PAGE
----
6. The issues in the suit in Rampur are. said, to be, and probably are, identical with the issues in the suit that was tried iii Bareilly, but the Subordinate Judge in Bareilly was not competent to try the suit in respect of the property which is situated in Rampur. It seems, therefore, that so far as Section 11 of the Code of Civil Procedure is concerned the judgment of the Subordinate Judge of Bareilly does not operate as res judicata in Rampur.
7. But it is contended that Section 13 of the Code of Civil Procedure makes the judgment absolutely conclusive because the issues, though not the cause of action are the same. Section 13 is as follows:
A foreign judgment shall be conclusive as to any matter thereby directly adjudicated upon between the same parties or between parties under whom they or any of them claim litigating under the same title, except' as in the same section provided.
8. The word judgment' in the expression foreign judgment' is evidently used in the sense in, which the word judgment' is used in England.
9. It is contended that if in the Rampur Court the judgment of the learned Subor-Jiiiate Judge of Bareilly was produced, that Court would be at once bound to pronounce Judgment against the defendants in the Rampur State and in favour of the defendants by reason of the language of Section 13. If this argument be sound the result would be somewhat startling. A Court in Rampur which was only competent to try suits where the value of the property was very small, might give judgment in favour of a party and in a suit subsequently brought in British India between the same parties in respect of different property worth many lakhs: if the judgment of the Rampur Court was produced nothing more could be said, and the Court in British India (no matter how high its jurisdiction) would be absolutely bound. This would mean that it was the intention of the Legislature to give greater effect to judgments of a Foreign Court, no matter how petty, than to judgments of as high or possibly higher Courts in British India. In British India it is only when the first Court is competent to try the second suit that the matter is res judicata.. Such a result, we think, would be almost absurd.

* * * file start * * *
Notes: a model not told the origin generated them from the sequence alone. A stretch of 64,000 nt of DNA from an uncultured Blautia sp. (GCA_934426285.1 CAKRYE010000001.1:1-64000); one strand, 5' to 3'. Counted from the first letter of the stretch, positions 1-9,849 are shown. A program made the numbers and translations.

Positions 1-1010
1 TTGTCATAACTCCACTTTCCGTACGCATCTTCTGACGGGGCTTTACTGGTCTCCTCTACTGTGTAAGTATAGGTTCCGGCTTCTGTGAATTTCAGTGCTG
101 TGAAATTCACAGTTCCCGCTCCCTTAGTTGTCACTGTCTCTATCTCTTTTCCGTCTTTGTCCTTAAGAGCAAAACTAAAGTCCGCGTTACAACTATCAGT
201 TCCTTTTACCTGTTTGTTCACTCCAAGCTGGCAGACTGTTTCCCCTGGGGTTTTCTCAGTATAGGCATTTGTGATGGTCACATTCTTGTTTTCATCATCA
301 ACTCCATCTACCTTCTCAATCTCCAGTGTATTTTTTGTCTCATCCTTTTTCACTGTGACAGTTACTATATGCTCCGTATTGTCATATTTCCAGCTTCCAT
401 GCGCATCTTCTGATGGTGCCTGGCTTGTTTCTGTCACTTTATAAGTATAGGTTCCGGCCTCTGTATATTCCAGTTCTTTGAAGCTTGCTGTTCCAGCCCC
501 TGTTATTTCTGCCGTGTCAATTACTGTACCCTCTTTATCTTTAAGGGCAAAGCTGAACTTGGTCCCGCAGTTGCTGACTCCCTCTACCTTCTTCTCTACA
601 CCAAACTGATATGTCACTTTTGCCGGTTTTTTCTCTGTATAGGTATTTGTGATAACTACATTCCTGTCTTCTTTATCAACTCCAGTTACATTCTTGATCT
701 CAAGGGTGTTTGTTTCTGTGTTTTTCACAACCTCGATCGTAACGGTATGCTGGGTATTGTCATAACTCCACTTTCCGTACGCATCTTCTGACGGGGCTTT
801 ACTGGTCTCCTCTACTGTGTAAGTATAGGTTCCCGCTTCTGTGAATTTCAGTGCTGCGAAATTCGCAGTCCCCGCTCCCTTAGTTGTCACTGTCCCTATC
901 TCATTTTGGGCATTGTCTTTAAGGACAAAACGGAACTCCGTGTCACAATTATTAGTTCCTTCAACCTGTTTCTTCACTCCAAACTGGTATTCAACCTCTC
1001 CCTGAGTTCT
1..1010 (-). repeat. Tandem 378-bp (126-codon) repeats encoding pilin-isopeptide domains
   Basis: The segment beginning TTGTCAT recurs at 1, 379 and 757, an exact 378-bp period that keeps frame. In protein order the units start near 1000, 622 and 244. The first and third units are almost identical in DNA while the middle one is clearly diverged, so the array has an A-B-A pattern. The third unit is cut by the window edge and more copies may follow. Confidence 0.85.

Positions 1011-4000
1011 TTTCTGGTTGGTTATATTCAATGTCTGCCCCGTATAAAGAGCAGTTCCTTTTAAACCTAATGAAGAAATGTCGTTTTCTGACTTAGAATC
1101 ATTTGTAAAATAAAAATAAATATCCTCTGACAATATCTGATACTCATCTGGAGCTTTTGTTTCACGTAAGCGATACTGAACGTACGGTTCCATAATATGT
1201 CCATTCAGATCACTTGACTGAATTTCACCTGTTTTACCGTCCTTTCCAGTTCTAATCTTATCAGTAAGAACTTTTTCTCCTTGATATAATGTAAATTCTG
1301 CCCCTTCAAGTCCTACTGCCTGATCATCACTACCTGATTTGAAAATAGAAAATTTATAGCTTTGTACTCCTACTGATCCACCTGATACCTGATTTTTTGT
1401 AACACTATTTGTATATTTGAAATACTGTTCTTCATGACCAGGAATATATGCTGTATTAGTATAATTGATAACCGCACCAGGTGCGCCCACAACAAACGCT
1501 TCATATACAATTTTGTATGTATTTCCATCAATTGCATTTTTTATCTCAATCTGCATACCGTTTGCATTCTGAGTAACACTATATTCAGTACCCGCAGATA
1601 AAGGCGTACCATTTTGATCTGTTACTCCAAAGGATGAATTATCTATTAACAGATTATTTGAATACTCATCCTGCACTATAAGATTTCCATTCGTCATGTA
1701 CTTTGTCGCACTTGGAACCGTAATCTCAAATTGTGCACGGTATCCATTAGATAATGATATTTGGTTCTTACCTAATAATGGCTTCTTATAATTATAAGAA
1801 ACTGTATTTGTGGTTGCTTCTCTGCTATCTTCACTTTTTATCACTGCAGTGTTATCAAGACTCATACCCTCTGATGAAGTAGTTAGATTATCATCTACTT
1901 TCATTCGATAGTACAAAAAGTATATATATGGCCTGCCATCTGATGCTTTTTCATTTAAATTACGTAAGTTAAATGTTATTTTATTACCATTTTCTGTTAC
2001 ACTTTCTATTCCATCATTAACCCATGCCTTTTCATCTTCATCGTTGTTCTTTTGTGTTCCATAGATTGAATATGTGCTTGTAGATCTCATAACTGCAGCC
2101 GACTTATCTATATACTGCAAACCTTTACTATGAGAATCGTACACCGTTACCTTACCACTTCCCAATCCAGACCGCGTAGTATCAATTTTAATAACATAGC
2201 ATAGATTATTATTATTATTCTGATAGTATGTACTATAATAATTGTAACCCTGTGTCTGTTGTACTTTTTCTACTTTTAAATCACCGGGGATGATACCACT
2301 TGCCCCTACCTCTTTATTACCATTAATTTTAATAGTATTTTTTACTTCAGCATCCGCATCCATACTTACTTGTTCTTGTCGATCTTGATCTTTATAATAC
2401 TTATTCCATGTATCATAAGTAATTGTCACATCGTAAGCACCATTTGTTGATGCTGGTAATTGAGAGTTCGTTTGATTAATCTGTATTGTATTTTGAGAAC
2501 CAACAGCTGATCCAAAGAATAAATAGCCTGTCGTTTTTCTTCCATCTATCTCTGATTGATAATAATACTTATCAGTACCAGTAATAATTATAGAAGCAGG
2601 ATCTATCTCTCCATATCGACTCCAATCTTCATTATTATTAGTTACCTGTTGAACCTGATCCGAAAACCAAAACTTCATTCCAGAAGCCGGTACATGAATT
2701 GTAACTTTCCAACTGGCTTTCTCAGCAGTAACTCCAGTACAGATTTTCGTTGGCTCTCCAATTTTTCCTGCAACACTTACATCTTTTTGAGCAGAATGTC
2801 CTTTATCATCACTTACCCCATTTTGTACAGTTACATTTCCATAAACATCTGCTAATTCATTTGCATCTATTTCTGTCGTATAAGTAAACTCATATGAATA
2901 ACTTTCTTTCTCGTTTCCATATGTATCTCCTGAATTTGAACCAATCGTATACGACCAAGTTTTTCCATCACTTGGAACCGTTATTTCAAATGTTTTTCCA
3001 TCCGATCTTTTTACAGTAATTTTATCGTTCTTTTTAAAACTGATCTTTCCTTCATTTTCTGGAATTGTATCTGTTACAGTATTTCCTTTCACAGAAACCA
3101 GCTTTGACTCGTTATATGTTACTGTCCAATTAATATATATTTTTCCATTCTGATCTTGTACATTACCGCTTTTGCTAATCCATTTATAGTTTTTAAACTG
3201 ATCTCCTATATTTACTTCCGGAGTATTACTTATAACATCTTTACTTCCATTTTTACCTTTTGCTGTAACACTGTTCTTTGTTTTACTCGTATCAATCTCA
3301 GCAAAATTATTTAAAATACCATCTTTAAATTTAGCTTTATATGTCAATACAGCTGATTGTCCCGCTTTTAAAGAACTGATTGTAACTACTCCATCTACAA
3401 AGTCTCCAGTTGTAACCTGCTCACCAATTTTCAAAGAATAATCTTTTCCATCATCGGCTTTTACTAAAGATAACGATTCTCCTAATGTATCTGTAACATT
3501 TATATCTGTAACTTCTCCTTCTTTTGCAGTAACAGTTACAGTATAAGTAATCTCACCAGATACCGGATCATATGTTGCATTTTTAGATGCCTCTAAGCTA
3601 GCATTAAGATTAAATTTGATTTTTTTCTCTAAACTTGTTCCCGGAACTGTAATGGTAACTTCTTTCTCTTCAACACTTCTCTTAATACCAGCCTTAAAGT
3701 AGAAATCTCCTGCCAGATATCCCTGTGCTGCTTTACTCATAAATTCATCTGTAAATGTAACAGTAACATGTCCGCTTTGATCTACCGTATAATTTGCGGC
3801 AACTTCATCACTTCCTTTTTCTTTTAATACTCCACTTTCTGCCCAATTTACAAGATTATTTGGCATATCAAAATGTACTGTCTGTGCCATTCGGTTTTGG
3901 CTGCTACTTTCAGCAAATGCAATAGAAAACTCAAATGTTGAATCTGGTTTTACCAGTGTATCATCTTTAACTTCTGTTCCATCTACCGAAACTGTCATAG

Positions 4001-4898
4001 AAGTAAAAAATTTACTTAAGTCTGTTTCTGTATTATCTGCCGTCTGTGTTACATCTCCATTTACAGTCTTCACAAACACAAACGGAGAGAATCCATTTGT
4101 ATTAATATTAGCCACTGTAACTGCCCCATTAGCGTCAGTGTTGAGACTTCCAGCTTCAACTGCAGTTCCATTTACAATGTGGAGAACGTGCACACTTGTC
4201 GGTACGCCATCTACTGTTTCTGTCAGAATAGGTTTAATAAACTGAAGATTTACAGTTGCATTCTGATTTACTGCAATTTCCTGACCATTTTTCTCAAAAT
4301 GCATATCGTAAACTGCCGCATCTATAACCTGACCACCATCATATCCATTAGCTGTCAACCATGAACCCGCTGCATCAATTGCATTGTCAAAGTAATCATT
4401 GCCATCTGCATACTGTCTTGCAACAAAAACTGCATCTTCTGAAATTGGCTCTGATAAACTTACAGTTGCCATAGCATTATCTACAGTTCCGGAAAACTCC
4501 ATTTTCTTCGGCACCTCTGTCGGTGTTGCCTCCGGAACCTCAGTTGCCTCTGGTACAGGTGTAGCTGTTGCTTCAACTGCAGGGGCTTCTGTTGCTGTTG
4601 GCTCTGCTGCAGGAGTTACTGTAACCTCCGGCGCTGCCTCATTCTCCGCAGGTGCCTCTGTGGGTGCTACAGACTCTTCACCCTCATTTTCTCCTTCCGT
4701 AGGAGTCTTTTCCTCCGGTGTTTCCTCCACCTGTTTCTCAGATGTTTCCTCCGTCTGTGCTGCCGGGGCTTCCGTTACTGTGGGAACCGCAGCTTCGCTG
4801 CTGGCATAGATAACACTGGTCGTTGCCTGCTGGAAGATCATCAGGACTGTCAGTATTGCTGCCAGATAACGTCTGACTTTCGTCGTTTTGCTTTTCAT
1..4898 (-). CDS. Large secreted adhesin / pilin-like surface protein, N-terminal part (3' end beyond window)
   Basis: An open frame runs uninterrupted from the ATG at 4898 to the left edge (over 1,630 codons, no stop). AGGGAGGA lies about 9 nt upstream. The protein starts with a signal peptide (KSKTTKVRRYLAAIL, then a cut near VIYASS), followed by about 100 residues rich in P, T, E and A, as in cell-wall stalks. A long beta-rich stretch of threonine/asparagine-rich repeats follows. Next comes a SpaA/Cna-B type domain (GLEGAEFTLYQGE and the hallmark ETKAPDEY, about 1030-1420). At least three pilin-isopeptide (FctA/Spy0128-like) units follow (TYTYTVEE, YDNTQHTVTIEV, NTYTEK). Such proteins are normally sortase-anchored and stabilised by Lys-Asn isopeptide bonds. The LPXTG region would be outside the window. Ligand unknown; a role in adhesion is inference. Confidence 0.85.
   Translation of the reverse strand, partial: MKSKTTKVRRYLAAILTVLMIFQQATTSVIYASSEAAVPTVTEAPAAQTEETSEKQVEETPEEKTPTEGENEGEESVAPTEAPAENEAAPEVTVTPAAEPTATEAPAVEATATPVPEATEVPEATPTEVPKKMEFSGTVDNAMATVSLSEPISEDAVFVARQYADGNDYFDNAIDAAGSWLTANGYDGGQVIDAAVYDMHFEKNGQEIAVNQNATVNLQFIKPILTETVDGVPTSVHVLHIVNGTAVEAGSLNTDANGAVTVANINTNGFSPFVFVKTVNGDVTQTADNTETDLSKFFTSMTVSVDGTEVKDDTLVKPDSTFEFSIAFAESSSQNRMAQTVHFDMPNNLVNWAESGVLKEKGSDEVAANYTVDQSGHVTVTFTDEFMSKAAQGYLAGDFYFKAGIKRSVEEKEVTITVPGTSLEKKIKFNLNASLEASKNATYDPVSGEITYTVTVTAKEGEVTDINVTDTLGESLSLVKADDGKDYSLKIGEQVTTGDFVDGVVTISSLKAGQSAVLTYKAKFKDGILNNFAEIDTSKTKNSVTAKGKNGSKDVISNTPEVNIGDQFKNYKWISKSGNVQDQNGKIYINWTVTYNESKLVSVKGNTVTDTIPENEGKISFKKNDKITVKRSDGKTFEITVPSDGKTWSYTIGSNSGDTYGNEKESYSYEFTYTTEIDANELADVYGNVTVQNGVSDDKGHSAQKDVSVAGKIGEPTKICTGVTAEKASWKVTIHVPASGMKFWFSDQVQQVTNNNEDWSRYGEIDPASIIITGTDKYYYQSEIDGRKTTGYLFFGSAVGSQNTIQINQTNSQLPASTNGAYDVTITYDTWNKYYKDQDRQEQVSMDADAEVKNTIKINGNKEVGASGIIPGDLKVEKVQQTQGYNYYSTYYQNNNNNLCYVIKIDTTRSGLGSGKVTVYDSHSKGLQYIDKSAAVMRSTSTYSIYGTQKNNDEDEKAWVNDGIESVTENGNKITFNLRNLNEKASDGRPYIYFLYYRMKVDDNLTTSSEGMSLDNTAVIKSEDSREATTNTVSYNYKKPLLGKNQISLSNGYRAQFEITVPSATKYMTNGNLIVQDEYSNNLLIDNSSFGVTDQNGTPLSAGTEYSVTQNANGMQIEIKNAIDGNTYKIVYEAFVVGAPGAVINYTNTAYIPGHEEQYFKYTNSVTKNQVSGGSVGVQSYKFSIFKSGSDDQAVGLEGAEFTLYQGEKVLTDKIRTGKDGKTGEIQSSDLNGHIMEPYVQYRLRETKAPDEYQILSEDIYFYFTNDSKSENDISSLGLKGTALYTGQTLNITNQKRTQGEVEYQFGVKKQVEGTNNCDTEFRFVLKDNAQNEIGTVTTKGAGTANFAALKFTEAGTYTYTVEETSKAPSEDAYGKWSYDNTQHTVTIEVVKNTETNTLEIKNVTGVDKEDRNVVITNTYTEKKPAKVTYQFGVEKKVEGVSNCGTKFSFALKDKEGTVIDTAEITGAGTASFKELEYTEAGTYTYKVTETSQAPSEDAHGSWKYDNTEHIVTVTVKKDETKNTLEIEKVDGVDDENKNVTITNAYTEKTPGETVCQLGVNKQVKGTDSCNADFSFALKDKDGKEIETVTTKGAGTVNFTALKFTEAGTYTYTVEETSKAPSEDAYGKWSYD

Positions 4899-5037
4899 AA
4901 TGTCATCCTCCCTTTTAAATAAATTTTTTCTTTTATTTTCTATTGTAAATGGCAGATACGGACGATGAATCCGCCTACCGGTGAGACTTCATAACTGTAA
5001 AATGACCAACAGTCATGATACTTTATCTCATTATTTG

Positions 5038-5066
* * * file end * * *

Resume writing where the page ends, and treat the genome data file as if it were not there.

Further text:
10. It is contended that no matter how absurd the result, the words of Section 13 are quite plain. A 'foreign judgment' is defined in our Code of Civil Procedure to be the judgment of a foreign Court' and a foreign Court' is defined to be a Court which has no authority in British India, and is not established or continued by the Governor-General. A 'foreign judgment' has no force or authority as such in British India. It is, of course, true that a 'foreign judgment' may give a cause of action and a suit may be brought based upon it to obtain the same relief as was given by the 'foreign judgment.' If we read the words of Section 13 as meaning that the 'foreign judgment' shall be conclusive as to any matters thereby directly adjudicated upon in any proceedings based upon such judgment, the meaning of the section becomes perfectly clear. In our judgment it is only in proceedings based upon 'foreign judgments' that the question of the effect of the foreign judgment' can properly arise. We may here point out that if the Code printed in Rampur is simply a copy of our Code and contains the same definition of foreign judgment' and 'Foreign Court', it is difficult to see how Section 13 applies at all. We would be inclined, it such be the case, to infer that the Code was only printed as a guide to judicial officers in Rampur when dealing with cases in the ilaqa. For these reasons we are of opinion that the plaintiffs are not entitled to the declarations they ask for. If they are not so entitled they clearly are not entitled to the injunction claimed.
11. It is unnecessary to express any opinion on the other questions raised. In conclusion we wish to say that we have no reason for thinking that the suit will not be fairly and honestly tried out in Rampur on the evidence.
12. The result is that the appeal fails and is dismissed with costs, including in this Court fees on the higher scale.
13. Let the office report as to the correct valuation of the appeal having regard to the additional Court-fee paid by the appellants and the correct amount of Counsel's fee payable thereon.